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I'm giving promotions to users who sends us other visitors. This is done on the client side.

I can do this using dynamic GET parameters, e.g. http://www.mysite.com?app_source=user_id or I can do this using the hash, e.g. http://www.mysite.com#app_source,user_id.

Are there any pros and cons for any of these methods?

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How is the tracking accomplished if it's done on the client side? – j08691 Jul 12 '12 at 17:38
This is a third party app. We parse the document.location object and POST to our servers, just like Google Analytics – CamelCamelCamel Jul 12 '12 at 17:40
up vote 5 down vote accepted

Query String

  • Google Analytics, server logs, et al will have a record of the URL, which may be beneficial for later analysis.
  • Multiple URLs make caching harder and have a slight chance of confusing the Google


  • Analytics and server logs will not see/pay attention to hash params

The more semantic way of handling this is probably through a query string parameter, but it's not very strong. If none of the above-listed points is relevant, I would probably just stick with query strings because it is more common.

If you mean that you are building a service that other people integrate, and you don't want them to have to pass information back to their application (via query string), then using hash params seems like a solid option.

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The standard way to do this for a GET request would be to simply use a query string.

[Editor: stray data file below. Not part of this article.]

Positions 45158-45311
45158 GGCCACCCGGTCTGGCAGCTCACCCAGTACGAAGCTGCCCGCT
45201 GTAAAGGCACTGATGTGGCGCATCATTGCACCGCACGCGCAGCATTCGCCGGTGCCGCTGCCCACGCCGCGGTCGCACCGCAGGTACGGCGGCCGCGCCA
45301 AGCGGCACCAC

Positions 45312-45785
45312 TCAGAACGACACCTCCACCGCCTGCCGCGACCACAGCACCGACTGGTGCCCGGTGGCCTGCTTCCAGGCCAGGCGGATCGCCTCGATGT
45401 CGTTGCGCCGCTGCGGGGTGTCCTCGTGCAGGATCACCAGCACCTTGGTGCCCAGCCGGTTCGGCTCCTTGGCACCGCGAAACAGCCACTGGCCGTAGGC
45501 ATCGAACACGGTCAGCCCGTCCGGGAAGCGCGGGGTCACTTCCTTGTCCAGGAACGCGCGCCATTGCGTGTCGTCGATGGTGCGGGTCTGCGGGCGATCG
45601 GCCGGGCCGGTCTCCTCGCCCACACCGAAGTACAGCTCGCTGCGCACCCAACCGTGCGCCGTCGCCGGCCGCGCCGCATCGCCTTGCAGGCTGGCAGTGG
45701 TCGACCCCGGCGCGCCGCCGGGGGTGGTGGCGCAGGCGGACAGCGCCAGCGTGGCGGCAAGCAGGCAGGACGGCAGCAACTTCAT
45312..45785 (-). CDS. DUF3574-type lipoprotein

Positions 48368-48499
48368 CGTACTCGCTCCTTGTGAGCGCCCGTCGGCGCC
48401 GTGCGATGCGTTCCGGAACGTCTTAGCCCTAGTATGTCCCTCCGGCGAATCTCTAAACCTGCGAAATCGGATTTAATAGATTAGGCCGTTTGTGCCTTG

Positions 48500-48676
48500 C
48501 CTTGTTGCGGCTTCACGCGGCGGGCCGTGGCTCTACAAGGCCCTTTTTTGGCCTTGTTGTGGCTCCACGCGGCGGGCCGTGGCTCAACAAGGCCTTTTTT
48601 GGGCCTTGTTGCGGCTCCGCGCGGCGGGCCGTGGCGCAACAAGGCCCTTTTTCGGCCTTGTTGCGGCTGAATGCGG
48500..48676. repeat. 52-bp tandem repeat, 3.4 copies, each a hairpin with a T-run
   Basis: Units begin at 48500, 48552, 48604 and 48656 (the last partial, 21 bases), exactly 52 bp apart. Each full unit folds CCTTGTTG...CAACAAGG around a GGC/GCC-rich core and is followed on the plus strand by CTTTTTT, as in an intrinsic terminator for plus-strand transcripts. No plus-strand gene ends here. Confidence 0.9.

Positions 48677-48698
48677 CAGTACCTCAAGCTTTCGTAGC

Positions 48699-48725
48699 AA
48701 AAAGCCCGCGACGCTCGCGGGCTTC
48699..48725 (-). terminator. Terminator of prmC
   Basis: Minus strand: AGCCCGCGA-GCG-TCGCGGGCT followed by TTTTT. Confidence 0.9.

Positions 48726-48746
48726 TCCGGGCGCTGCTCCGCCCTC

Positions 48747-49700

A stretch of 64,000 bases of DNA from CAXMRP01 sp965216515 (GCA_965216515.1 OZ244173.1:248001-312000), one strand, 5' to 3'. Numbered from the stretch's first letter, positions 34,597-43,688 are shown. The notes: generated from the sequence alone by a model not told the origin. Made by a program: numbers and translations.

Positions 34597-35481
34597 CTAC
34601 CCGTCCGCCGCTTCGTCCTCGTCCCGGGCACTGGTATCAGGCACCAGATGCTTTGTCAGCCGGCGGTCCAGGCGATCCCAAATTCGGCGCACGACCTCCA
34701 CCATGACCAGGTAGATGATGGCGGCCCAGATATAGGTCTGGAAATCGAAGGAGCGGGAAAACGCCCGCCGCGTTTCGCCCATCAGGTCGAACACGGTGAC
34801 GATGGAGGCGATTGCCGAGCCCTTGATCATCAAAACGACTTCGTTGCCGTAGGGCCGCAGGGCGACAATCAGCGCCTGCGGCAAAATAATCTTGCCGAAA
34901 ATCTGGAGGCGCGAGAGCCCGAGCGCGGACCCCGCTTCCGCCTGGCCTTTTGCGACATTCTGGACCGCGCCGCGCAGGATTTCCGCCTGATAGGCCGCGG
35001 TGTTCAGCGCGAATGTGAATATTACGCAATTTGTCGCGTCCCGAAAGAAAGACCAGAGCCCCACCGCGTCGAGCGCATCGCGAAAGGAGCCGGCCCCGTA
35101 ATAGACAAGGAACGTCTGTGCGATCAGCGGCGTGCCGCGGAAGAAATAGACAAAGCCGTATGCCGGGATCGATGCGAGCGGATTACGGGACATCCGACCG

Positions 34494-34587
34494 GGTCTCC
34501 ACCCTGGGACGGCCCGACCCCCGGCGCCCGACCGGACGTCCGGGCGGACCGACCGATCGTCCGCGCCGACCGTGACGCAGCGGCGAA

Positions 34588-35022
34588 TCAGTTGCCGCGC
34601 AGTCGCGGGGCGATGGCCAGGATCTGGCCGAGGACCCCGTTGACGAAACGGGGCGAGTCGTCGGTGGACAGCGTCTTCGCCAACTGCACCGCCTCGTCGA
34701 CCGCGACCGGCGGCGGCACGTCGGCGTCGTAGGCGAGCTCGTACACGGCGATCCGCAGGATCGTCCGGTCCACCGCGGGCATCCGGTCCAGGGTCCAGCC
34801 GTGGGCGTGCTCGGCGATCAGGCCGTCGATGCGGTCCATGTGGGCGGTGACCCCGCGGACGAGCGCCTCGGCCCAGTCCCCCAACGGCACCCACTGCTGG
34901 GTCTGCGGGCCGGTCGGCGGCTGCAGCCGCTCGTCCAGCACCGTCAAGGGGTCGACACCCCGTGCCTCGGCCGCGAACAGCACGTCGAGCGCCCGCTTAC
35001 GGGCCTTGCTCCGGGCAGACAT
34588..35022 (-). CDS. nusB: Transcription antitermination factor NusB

If you use a URL anchor such as


The anchor portion (#app_source,user_id) is not sent to the server

For example, see this related question.

Here's another related question

The anchor is merely a client-side flag to tell the browser where to navigate on the page.

To address your redirect concerns, you can process the query string before redirecting, add/remove and key/value pairs you want, and then redirect.

PHP gives you direct access to the query string with $_SERVER['QUERY_STRING']

Rails uses request.uri which you can parse

Also, when you see fanciful things like facebook.com/#stuff, the anchor portion is handled with client-side javascript. So you can do this, but you'll be writing ajax code that is sending normal GET requests like the one recommended at the top of this answer.

Why add complexity? Do you just like the look of the # better than the ? ?

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This is a third party script. Redirections - and parsing dynamic arguments before redirection - are not possible. Other third party scripts, like AddThis, use the hash and not dynamic parameters. – CamelCamelCamel Jul 12 '12 at 19:05

Use the ? approach. Why? Because that's how you should pass arbitrary data across pages.

# is specifically used for page anchors.

Semantics and best practices aside, there is also a practical reason for this. Think about what happens when a user sends a visitor to an anchor on a page. You would not be able to use the hash approach (at least not in a simple way).

So I would follow the approach outlined here:

function $_GET(q,s) {
    s = s ? s : window.location.search;
    var re = new RegExp('&'+q+'(?:=([^&]*))?(?=&|$)','i');
    return (s=s.replace(/^?/,'&').match(re)) ? (typeof s[1] == 'undefined' ? '' : decodeURIComponent(s[1])) : undefined;

var app_source = $_GET('app_source');

Then you can have URLs like this: http://www.mysite.com?app_source=user_id#anchor

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W3C says here:

Naturally, it is not possible to ensure that the server does not generate side-effects as a result of performing a GET request; in fact, some dynamic resources consider that a feature. The important distinction here is that the user did not request the side-effects, so therefore cannot be held accountable for them.

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Because you develop 3rd party plugin, and don't know if any of the arguments are NOT user by site developers. When you override one of used get parameters, you can destroy some important information passed to the server by native app devs. Also you don't want to make app holder having duplicated pages like: http://somepage.com/ and http://somepage.com/?app_source=user_id will be duplicates and as many users will refer that page, you will create many of them.